Recent New York cases highlight the perils of asset concentration
Reproduced with permission of Trusts & Estates magazine (March 2011)
Because a diversified asset portfolio is safer than a concentrated one, trustees who concentrate trust investments run a high risk of breaching the duty of prudence. In fact, Section 3 of the Uniform Prudent Investor Act (1994) requires diversification “unless the trustee reasonably determines that, because of special circumstances, the purposes of the trust are better served without diversifying.”1 Unfortunately grantors, and even beneficiaries, sometime express a strong preference for one type of investment above all others. Expressing a preference can create severe tension between the trustee’s twin obligations to respect the grantor’s wishes and advance the beneficiary’s interests. Resistance to diversification from beneficiaries can also upset the already difficult relationship between current and future interests. Two recent lines of New York cases highlight the perils that can befall trustees who don’t balance these interests carefully.
It’s a Hard Knox Life
The first line of cases in late 2010, in which the New York Surrogate’s Court found trustee liability and then ruled on damages, concerned trusts set up by Buffalo, N.Y.’s prominent Knox family. For several decades, HSBC and its corporate predecessor served as trustee for seven Knox family trusts. In late 2005 and early 2006, HSBC resigned and commenced a proceeding for a judicial settlement of its account as the trustee of the Knox trusts. Having overseen millions of dollars worth of assets for several generations of Knox family beneficiaries, HSBC probably expected its years of service to be very lucrative. Instead, the beneficiaries successfully alleged negligence before the Surrogate’s Court, costing HSBC over $25 million in damages.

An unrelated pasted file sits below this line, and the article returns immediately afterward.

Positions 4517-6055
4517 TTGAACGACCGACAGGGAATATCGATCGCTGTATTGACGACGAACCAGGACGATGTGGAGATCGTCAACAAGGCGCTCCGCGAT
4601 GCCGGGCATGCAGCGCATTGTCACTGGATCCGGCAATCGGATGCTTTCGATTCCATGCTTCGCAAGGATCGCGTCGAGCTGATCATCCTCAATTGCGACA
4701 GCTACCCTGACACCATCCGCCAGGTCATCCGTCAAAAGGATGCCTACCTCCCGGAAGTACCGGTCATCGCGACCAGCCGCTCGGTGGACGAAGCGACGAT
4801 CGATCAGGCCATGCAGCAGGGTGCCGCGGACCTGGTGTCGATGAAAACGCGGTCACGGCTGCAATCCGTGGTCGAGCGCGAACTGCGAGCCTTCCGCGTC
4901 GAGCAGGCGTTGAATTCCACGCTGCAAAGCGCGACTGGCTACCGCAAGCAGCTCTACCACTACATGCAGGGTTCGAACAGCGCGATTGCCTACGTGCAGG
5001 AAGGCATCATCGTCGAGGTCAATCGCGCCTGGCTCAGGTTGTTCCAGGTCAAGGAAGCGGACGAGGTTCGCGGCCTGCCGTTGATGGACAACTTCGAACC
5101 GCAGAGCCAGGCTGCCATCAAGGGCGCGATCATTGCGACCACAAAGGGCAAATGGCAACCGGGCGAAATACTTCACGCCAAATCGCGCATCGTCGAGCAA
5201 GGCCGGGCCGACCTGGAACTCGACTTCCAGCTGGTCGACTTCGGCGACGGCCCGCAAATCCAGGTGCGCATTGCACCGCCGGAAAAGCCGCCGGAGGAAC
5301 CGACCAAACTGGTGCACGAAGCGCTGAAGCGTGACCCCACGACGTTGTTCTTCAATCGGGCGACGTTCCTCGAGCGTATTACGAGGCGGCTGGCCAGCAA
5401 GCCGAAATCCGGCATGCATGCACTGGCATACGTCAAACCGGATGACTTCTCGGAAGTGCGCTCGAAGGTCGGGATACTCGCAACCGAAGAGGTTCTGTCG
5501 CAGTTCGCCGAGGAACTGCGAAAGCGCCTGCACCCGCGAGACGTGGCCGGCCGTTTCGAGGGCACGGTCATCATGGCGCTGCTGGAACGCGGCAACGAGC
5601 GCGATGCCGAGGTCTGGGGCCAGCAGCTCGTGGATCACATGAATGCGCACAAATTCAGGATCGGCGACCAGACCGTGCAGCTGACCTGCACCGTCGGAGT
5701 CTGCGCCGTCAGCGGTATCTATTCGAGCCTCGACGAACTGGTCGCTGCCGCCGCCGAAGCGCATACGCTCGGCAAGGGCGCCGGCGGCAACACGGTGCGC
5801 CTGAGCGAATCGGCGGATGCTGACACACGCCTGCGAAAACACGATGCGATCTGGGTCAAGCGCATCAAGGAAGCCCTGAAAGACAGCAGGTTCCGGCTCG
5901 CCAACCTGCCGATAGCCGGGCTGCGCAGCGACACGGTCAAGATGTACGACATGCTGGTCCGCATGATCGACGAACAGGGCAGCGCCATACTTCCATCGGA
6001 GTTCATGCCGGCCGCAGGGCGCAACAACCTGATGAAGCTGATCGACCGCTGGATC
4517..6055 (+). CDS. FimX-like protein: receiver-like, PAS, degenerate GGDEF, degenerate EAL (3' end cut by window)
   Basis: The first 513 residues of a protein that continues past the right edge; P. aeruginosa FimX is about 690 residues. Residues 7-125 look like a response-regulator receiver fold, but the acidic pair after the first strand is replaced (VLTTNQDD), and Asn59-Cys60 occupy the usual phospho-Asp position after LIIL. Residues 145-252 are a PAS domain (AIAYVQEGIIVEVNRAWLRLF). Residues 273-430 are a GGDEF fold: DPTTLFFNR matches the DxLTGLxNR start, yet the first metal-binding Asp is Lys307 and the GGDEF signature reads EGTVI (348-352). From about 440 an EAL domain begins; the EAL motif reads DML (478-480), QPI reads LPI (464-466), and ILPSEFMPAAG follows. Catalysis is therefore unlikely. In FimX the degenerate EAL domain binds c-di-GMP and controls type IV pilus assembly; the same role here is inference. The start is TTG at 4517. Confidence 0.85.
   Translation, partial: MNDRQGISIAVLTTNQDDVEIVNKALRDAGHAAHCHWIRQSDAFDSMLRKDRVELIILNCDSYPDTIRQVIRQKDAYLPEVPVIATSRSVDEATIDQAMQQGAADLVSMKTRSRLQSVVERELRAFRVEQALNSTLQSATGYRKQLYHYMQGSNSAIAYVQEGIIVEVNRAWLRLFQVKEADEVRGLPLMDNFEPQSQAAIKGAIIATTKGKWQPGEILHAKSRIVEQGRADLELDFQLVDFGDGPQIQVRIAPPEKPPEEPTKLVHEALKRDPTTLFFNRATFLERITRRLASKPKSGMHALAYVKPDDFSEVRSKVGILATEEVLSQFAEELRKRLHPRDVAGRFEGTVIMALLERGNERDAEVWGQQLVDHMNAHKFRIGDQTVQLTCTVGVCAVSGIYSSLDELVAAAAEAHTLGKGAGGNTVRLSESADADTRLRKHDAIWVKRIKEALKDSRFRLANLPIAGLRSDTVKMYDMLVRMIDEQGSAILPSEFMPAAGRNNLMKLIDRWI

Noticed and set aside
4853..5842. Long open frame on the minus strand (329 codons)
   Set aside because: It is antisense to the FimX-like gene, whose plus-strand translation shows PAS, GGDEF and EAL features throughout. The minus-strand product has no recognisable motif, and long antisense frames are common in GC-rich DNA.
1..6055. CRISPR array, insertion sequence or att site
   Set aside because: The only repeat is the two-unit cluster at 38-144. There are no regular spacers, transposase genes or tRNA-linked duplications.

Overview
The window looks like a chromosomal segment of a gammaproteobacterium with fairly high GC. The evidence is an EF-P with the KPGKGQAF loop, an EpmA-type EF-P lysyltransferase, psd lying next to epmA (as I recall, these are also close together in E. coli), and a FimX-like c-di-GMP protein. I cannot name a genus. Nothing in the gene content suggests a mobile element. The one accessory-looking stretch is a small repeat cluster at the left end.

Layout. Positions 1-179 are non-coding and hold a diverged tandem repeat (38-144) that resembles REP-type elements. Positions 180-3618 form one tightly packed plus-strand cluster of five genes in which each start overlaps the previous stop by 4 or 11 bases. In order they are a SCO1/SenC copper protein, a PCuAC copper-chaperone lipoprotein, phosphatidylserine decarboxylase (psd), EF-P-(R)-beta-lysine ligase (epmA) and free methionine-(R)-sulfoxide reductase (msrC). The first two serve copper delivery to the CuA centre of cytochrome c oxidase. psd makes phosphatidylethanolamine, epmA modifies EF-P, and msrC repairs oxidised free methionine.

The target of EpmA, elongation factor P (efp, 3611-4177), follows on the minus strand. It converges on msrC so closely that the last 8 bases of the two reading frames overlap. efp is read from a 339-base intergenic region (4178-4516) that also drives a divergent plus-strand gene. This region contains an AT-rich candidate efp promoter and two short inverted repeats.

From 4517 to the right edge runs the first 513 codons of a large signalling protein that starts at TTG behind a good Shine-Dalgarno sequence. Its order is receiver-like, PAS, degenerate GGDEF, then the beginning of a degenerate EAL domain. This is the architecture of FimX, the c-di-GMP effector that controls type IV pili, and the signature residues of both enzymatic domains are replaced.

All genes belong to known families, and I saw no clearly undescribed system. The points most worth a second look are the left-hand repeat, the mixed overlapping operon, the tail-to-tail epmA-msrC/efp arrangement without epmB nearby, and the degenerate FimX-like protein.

Much of the trouble sprang from the bank’s failure to diversify trust assets. Five of the seven rulings implicate asset concentration. We’ll focus on the longest-running and most-damaged trust, the Seymour H. Knox II Revocable Trust of 1957.2 That trust was initially funded with 5,000 shares of Woolworth (later Venator) stock and 5,200 shares of Marine Midland (later HSBC) stock. Though a fiduciary that invests in itself risks accusations of self-dealing, HSBC held its own stock for three decades. Meanwhile, HSBC held the Woolworth/Venator stock in an overweight position for four decades: by the mid-1990s, the stock still made up about 40 percent of the total trust portfolio.3 Although the Woolworth/Venator stock stopped paying dividends in 1995, HSBC held it until 1999.
Even when HSBC took steps to diversify the trust’s initial portfolio, it continued concentrating assets. Stock in Dome Petroleum, Ltd., purchased in 1969, represented over 40 percent of the trust’s holdings by 1989; stock in several other companies was held at various times in amounts greater than 20 percent of the total. This concentration of stocks occurred despite HSBC’s own policy against concentrating stocks at these levels.
HSBC justified these investments by claiming it was following orders. The Woolworth/Venator stock, for example, was held at the express request of the trust’s grantor, Seymour H. Knox II. By the 1990s, the then-beneficiary, Seymour III, was likewise counseling HSBC against divestment. HSBC also blamed both Seymour II and Seymour III for the trust’s unbalanced asset purchases and HSBC’s decision to retain its own stock as a major trust investment.
The Surrogate’s Court was unimpressed by HSBC’s arguments. A trust, the court observed, is just that: HSBC was entrusted with Seymour II’s assets and directed to use them for the benefit of Seymour III. Like all trustees, the trustee alone was obligated both by common law and statute to manage these funds prudently; the trustee couldn’t delegate this duty to other trust parties. In failing to manage the trust carefully, even though counseled against divestment by both the grantor and the beneficiary, HSBC breached its core responsibility as a fiduciary, putting itself on the hook for more than $21 million in damages to this one trust alone.
Don’t Blame the Instrument
Trustees can get some cover for concentrating assets if directed to do so by the trust instrument itself. But even then, trustees must be careful that they understand the instrument correctly.